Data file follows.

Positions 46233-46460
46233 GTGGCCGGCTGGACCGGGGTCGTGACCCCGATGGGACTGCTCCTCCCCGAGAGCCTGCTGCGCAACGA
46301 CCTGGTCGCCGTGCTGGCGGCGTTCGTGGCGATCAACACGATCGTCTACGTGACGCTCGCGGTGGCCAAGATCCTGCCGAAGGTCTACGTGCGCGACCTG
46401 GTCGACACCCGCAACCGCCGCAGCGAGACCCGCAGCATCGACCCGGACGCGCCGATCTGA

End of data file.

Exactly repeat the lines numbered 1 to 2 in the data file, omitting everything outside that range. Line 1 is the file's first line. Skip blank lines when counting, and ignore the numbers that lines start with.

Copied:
Positions 46233-46460
46233 GTGGCCGGCTGGACCGGGGTCGTGACCCCGATGGGACTGCTCCTCCCCGAGAGCCTGCTGCGCAACGA